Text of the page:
|Coping with a Bear Market|
The S&P 500 has declined a cumulative 38.6% from January 2000
to December 31, 2002. After a bull market in the 90’s where investors
seldom witnessed a retreat in stock prices, the depth
of this bear market has been trying for all. We have learned that risk
is easy to
accept on the upside but has much different ramifications
on the down side.
So how do you cope with this precipitous decline?
The first thing you should avoid is the emotional reaction to flee
to safety. Intellectually, reason says the best thing to do when
the market is down is to buy more. Few investors have the fortitude
to do that. But the worst thing you can do is to make a knee-jerk
reaction and sell at the bottom.
Review & Adjust
The first thing you should do is to review your investment
plan. Why did you buy equities to begin with? Unless your objectives
have changed, equities still offer growth opportunities and a hedge
against inflation. If you are taking an income from an equity portfolio,
you may need to adjust your level of withdrawals. And, if your asset
allocation has changed dramatically, you may need to rebalance according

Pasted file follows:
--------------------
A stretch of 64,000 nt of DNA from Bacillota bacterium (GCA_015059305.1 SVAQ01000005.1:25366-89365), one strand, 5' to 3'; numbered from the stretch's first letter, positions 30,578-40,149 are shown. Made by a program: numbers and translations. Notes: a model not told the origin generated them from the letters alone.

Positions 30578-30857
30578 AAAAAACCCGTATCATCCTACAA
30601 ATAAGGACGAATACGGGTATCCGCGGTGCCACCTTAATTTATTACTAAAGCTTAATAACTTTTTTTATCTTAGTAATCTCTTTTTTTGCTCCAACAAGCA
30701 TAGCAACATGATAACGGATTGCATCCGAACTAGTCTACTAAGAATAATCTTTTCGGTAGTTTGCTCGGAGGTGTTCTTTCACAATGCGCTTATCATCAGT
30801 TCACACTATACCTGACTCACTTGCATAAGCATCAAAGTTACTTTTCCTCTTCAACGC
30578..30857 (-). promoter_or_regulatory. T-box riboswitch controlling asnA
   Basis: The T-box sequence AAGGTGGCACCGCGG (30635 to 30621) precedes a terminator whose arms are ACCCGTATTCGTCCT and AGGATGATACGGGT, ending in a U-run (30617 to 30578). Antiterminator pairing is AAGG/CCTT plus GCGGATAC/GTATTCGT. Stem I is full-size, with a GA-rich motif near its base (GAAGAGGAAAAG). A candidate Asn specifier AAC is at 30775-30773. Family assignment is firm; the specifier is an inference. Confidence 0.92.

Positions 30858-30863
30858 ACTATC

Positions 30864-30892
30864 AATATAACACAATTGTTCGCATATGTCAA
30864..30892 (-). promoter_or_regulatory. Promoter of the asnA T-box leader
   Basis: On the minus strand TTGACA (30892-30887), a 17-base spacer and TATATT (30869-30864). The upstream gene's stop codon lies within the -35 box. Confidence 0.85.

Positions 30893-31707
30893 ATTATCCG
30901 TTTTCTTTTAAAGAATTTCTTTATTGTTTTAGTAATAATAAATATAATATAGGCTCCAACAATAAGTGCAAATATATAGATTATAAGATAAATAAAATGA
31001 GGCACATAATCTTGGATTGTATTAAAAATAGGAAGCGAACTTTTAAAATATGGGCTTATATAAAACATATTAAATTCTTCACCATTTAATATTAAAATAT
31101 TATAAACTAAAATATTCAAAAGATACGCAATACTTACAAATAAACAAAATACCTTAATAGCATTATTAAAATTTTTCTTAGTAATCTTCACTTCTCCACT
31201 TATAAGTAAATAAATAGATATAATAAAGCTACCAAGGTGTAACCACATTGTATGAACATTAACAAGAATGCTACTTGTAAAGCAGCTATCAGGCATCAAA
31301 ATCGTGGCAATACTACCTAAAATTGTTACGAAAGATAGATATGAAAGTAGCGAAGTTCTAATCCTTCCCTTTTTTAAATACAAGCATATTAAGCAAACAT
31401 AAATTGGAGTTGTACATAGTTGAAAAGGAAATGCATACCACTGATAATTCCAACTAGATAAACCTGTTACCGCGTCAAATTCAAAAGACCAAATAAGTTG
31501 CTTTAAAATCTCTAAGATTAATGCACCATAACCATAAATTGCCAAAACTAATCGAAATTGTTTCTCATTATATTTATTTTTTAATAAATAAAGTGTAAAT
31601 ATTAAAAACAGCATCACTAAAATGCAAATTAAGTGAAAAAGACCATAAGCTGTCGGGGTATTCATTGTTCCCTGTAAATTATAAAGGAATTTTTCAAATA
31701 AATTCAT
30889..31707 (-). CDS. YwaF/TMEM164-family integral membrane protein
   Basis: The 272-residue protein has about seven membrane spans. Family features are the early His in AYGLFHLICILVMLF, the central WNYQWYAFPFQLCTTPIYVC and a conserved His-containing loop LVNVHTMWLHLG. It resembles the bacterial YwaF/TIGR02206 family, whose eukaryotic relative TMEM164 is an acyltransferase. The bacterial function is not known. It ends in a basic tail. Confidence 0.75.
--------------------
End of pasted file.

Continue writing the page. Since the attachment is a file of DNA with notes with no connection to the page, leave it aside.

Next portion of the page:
to your investment plan. But, make certain any adjustments to your
investments are based upon your objectives.
Focus On What You Know
The news media is full of concerns; the threat of
war, accounting scandals and the poor economy. We hear news daily
about unemployment, corporate earnings, politics and terrorism that
is designed to alarm us. This “noise” can easily distract
you and create fear of a difficult future.
Instead of concentrating on the rumor of the day, focus instead on
what you know. For example, we know that interest rates are at a forty
year low. We know that the stock market has risen dramatically following
long bear markets. We know that our economic growth is the combination
of consumer spending, government spending, business investment and
foreign investment in the US. What are the prospects for each of these
factors? When you assess these aspects, you can make clearer decisions
to avoid making the wrong moves.
Making dramatic changes in your investments may indicate that you
are reacting to your emotions. By staying calm and rational, you may
better assess your needs for the future balancing the degree of risk
and return that is right for your personal situation. Paying attention
to the fundamentals will help you resist the urge to chase what worked
last year and, instead, take advantage of what may come this year.